This article is part of our special report Golden years: Opportunities for Europe’s ageing population.
Intergenerational solidarity and fairness need to be the cornerstones and guiding lights for us as a society, particularly for decision-makers, says Commission Vice-President Dubravka Šuica to EURACTIV.
This must be ensured if we want an increasingly older population to benefit from relations between generations, said the Croatian Commissioner in charge of democracy and demography.
The average age of Europeans is increasing as 155 million people are expected to be over 65 by 2040. For Šuica, this means we need an approach to recognising everyone’s experience and value in society.
“I believe that this is best done by creating conditions where older people actively contribute to societal life, and through this active collaboration, relations between generations will be enhanced,” she said.
According to a new report based on a survey of 12,850 European citizens released by Edwards Lifesciences on Tuesday (21 June), the senior population provides great support in societies by volunteering, participating in local democracy or helping their family with daily tasks.
The survey shows that 71% of over 65s provide financial support to younger people, while four out of five respondents aged 18-40 say that support provided by older generations is essential.
Despite the clear benefits, the ageing population is often referred to as a ‘demographic challenge’ the report reads, even though their own survey suggests “no such conflict between generations, but a strong desire for more intergenerational interactions.”
“The study suggests that intergenerational interactions are both present in society and valued by all age groups. It’s important that policies and strategies are developed that help maintain and strengthen these relations going forward,” George Leeson, professor at the University of Oxford, says in the report.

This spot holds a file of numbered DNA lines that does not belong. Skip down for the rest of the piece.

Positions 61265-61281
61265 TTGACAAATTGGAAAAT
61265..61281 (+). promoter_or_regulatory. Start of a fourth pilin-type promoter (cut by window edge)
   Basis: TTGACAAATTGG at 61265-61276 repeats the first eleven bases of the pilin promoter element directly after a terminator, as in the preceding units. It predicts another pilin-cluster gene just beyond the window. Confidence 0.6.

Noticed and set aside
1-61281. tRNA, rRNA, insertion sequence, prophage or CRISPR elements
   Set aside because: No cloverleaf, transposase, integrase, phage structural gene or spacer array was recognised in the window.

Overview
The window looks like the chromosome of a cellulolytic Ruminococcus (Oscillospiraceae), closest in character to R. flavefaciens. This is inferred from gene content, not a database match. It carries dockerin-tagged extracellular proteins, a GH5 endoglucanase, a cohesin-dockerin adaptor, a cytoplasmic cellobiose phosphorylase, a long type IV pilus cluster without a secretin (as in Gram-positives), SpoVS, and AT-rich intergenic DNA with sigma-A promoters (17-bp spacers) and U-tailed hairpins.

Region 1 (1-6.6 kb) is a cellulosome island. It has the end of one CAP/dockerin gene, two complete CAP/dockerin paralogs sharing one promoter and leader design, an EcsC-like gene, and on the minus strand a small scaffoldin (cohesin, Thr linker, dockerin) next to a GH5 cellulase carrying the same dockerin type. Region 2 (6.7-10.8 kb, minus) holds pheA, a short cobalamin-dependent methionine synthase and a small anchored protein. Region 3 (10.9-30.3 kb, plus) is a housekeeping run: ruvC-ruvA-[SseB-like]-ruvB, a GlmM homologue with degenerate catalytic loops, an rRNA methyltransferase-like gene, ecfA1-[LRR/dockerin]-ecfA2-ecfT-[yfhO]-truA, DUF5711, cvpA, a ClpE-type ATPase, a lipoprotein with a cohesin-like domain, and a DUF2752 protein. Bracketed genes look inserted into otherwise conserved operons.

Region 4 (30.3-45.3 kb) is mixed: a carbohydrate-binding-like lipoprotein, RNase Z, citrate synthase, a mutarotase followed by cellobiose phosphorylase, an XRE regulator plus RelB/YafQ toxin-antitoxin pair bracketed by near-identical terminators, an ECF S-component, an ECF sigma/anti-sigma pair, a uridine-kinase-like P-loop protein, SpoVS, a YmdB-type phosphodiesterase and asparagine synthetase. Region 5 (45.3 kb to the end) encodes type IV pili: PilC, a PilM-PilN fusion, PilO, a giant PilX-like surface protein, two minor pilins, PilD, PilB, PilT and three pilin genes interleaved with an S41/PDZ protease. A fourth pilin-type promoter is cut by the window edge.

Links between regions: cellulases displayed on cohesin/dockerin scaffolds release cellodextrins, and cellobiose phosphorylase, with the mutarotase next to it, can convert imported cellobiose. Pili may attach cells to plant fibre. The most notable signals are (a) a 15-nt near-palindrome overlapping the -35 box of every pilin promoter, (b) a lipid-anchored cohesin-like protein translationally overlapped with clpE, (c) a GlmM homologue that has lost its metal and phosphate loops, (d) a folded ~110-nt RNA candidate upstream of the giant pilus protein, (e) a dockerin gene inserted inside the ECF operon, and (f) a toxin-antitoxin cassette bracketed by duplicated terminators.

According to the Commissioner, Europe should look at the whole life-cycle and address all ages to best turn ageing populations’ challenges into opportunities.
This includes promoting healthy ageing, gearing for greater demand for healthcare, sustaining social protection systems, boosting productivity and supporting increasing labour market participation.
“Tackling these issues is essential to maintain prosperity and to ensure solidarity and fairness among generations, and contribute to more cohesive societies,” Šuica said.
“We are working from a strong position, but we are working against the clock, so additional efforts in all of these areas are needed now, not later,” she added.
Emerging from the COVID-19 pandemic
From the onset of the COVID-19 pandemic it became clear that everyone was affected by it in one way or another.
Older people were more vulnerable to the virus, and in many places, they experienced a higher rate of isolation as communities went into lockdown or grappled with tough restrictions and soaring case numbers.
According to the report, this had a negative impact on intergenerational interactions, as there were limited opportunities to meet family members and friends during particularly challenging times.
The pandemic appeared to be the main cause of the barriers preventing further interactions between generations for 38% of the respondents, and 40% of those surveyed said the amount of time they spend with people of a different generation to theirs has decreased since the pandemic.
“The coronavirus pandemic exposed many vulnerabilities and showed a lot of our strengths,” Šuica commented, referring to the last two and a half years.
According to her, during the pandemic, Europeans have worked together unprecedentedly to protect and support the most vulnerable in our communities.
This emphasised the importance of and the benefits to the whole of society of strong intergenerational solidarity, Šuica added, and the importance of working together when facing significant challenges.
Despite the adverse effects, the report points to some opportunities to increase the number of options to meet across generations, including suggestions for more physical spaces to meet, higher presence of older people on social media, and intergenerational housing.
“There’s a real need to create some physical spaces where all the generations can interact together physically, especially after the pandemic with everyone being isolated from each other for so long,” explained Guillame Fowler, a student at Sciences Po Paris, at the launch event of the report.
For Anna Wanka from the Goethe Institute, the report also shows that intergenerational relations must be incorporated into policy.
“The study shows that we clearly need a mainstreaming of the
facilitation of intergenerational relations in many fields of policy,
from landscape planning to digitalisation.”
[Edited by Gerardo Fortuna/Alice Taylor]